2020 has been a pretty unusual year for everyone. The COVID-19 pandemic has impacted nearly all facets of our lives. Baseball was no exception. The MLB season was postponed for many months and was followed by an at times ugly negotiation on how to safely resume and properly compensate the players. The biggest factor in making these negotiations so tense was the lack of revenue the teams were estimating due to the inability to host fans during the games. Back in May Major League Baseball was estimated to lose around $4 billion, with the Cardinals estimated to lose around $136 million.
Some of the projections are out based on Team Marketing Report’s Fan Cost Index. Using 2019’s attendance numbers across a full season of games, TMR was able to use its Fan Cost Index, which calculates the fan’s average cost to attend a game across all sports, and estimate the revenues teams missed out on by fans not coming to the ballpark. The Cardinals reported 3.48 million fans in attendance in 2019. Per Kaleel Weatherly and Diana Barr of St. Louis Business Journal the Cardinals lost over $254.4 million while the league as a whole lost more than $5 billion. The Cardinals ranked 6th in losses behind the New York Yankees at $437.9 million, Los Angeles Dodgers at $358.4 million, Chicago Cubs at $354.2 million, Boston Red Sox at $337.7 million, and Houston Astros at $276.9 million.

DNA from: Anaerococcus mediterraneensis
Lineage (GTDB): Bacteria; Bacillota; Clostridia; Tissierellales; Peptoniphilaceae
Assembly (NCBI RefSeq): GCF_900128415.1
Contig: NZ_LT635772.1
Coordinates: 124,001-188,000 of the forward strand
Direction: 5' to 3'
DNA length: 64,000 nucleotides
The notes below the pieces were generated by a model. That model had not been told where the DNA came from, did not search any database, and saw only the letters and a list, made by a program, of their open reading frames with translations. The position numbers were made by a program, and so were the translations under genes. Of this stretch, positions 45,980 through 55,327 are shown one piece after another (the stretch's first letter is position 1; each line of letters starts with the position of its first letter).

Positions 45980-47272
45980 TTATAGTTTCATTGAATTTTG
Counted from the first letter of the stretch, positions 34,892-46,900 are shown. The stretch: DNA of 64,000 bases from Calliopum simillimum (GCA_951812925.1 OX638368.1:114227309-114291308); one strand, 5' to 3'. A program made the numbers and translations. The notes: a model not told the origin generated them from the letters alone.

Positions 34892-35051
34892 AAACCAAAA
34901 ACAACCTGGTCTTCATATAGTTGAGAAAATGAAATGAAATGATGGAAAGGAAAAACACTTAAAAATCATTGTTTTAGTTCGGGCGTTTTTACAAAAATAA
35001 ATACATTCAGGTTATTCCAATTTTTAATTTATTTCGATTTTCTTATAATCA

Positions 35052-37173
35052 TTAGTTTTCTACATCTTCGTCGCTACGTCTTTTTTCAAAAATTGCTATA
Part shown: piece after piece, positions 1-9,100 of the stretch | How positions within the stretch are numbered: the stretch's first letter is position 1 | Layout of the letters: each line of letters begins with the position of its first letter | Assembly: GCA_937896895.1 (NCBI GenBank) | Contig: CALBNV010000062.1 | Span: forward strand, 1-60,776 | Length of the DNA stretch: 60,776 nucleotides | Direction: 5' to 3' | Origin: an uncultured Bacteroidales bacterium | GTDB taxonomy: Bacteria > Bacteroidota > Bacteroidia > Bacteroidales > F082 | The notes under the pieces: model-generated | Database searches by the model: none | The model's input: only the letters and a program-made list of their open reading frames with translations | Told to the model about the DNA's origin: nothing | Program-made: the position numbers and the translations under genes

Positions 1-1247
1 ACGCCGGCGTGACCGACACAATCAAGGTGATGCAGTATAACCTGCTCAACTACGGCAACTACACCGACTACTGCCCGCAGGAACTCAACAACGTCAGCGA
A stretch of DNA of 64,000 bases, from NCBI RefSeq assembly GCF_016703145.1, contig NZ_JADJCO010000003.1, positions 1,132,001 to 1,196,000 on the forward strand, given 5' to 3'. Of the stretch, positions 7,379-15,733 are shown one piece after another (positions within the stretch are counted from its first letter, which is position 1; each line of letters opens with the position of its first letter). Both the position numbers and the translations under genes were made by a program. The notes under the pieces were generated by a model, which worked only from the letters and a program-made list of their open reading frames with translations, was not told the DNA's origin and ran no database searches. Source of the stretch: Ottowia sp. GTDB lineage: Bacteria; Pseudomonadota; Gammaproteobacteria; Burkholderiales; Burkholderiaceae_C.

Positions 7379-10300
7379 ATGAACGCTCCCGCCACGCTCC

I want to make the distinction these are not business losses. This is revenue that instead of being paid to the team maybe stayed in fans’ pockets or went towards food or fuel. With TV deals and promotions, it seems unlikely to me, a person who knows almost nothing, that baseball organizations went in the red. They just did not earn as much as they normally do, which does mean less to invest in the team in the near future, but otherwise has little impact on... well anything.
Hat tip to brackenthebox for helping me access the original article from St. Louis Business Journal.